The lubricant topcoats according to the present invention comprise fluoropolyether alcohols having at least one hydroxy terminal group. The fluoropolyether alcohols of the present invention have more than one carbon atom per repeating unit, i.e. each repeating unit of the polymer chain has two, three, four, or more carbon atoms between any oxygen atom in the main chain of the polymer backbone. Alternatively stated, the fluoropolyether alcohols of the present invention do not have formyl (--CH2 O--) or halosubstituted formyl linkages (--CX2 O--, wherein X is fluorine, chlorine, bromine, or iodine) in the main chain of the polymer.
Fluoropolyether alcohols of the present invention include homopolymers, random polymers or block polymers, i.e. the repeating units may be the same or different. Furthermore, different repeating units may be randomly distributed along the backbone of the polymer or the different repeating units may be distributed as a block of one type of repeating unit and subsequent blocks of different repeating units along the backbone of the polymer. The fluoropolyether alcohols may be completely fluorinated or partially fluorinated and may be linear or branched. Fluoropolyether alcohols of the forgoing have the formula:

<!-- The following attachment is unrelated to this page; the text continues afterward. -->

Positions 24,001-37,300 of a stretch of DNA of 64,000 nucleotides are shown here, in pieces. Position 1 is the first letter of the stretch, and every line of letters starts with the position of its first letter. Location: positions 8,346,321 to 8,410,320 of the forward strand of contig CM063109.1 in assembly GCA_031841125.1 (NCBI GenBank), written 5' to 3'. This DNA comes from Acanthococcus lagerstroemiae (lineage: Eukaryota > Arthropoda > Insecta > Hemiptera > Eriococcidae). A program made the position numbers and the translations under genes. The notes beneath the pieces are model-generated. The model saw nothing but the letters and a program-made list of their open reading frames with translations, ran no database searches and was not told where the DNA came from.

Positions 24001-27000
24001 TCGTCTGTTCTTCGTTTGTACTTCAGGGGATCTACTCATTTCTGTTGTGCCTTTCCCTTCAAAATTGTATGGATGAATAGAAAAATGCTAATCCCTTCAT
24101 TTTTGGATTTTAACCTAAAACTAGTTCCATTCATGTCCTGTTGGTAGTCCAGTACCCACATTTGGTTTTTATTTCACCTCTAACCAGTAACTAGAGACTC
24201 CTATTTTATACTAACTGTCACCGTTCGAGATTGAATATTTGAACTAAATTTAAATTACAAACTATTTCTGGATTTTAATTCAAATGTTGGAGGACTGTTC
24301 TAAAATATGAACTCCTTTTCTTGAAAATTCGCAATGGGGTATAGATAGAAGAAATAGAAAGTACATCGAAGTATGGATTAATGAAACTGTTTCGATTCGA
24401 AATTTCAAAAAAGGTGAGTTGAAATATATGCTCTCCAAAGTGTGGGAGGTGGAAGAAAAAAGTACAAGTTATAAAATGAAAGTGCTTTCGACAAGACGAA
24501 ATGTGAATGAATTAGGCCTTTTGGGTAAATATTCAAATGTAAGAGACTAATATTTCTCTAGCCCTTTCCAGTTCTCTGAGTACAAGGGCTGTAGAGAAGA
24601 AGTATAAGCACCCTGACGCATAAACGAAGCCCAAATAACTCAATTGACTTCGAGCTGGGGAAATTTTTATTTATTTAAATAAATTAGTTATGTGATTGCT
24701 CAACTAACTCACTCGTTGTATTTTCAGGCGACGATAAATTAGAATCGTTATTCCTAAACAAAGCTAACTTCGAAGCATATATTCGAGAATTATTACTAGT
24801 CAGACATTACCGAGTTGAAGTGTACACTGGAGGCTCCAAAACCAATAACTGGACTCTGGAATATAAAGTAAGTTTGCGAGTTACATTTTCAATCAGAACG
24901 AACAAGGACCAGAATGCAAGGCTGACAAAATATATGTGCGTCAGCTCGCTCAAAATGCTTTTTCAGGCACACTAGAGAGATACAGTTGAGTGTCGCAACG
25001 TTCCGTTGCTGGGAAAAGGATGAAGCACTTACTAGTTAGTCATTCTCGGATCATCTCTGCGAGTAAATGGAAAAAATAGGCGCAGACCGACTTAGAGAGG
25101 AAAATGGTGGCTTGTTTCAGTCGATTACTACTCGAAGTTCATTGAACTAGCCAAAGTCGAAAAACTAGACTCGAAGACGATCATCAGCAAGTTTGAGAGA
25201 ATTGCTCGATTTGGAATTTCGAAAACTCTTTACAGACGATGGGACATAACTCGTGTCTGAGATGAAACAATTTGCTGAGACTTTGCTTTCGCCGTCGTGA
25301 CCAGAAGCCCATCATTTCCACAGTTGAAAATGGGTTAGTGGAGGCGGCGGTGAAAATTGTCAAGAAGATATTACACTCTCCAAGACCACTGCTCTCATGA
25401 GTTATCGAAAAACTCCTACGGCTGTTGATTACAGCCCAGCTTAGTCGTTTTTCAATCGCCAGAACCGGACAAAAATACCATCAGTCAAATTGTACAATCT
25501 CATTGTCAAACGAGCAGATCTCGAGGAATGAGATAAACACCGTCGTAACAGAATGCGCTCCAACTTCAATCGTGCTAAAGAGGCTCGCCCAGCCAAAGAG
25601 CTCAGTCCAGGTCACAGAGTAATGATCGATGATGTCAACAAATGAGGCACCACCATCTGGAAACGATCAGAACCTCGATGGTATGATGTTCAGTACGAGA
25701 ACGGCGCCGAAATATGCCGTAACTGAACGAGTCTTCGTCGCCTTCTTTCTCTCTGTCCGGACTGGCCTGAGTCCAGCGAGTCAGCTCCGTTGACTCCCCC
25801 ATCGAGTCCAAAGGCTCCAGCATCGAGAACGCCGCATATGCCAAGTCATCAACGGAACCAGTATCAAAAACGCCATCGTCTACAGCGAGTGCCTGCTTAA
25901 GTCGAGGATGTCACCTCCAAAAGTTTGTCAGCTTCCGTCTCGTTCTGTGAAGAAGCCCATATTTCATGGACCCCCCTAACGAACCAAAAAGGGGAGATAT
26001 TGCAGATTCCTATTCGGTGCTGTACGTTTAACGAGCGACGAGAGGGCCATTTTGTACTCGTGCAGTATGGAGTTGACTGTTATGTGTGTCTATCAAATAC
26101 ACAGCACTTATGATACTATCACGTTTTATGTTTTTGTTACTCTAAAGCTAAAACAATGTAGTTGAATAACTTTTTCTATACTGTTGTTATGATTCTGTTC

HOCH2 CF2 O(R1 O)x (R2 O)y (R3 O)z A;
wherein R1 comprises a fluoroalkyl, or perfluoroalkyl group with two to ten carbon atoms;
R2 and R3 comprise at least two carbon atoms and can be the same or different alkyl, substituted alkyl, fluoroalkyl, perfluoroalkyl, aryl, substituted aryl, fluoroaryl, or perfluoroaryl groups;
A is H, --CF2 CH2 OH, or --CF2 COOCH3 ;
x is has a value between about 5 to about 500; and
y and z are independently 0 or up to about 100. More preferable, x is between about 15 to about 100.
An embodiment of the of the fluoropolyether alcohols of the present invention comprise compounds of the formula:
HOCH2 CF2 O(R1 O)x A;
wherein R1 is C2-10 fluoroalkyl, or C2-10 perfluoroalkyl;
A is H, --CF2 CH2 OH, or --CF2 COOCH3 ; and
x is between about 5 to about 500.
A preferred embodiment of the fluoropolyether alcohol comprises a perfluorinated compound of the formula:
HOCH2 CF2 O(CF2 CF2 O)n CF2 CH2 OH;
wherein n is about 10 to about 100.
Preferably, the fluoropolyether has an average molecular weight of about 500 to about 10,000 a.m.u., more preferably about 2,000 to about 5,000 a.m.u.